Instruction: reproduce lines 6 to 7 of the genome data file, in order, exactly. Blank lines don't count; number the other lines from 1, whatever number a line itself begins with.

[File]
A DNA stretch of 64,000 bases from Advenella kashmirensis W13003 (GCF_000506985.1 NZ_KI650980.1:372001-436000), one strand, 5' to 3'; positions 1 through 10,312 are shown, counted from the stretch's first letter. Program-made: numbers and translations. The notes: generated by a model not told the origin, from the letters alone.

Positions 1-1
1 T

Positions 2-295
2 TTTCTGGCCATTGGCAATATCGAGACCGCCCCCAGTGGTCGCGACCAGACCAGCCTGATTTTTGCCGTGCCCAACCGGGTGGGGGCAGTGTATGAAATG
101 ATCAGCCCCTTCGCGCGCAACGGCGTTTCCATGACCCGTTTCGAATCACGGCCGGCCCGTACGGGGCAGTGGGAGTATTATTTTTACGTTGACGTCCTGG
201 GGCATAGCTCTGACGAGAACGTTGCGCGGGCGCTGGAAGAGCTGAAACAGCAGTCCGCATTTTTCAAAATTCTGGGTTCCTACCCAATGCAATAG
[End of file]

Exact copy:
101 ATCAGCCCCTTCGCGCGCAACGGCGTTTCCATGACCCGTTTCGAATCACGGCCGGCCCGTACGGGGCAGTGGGAGTATTATTTTTACGTTGACGTCCTGG
201 GGCATAGCTCTGACGAGAACGTTGCGCGGGCGCTGGAAGAGCTGAAACAGCAGTCCGCATTTTTCAAAATTCTGGGTTCCTACCCAATGCAATAG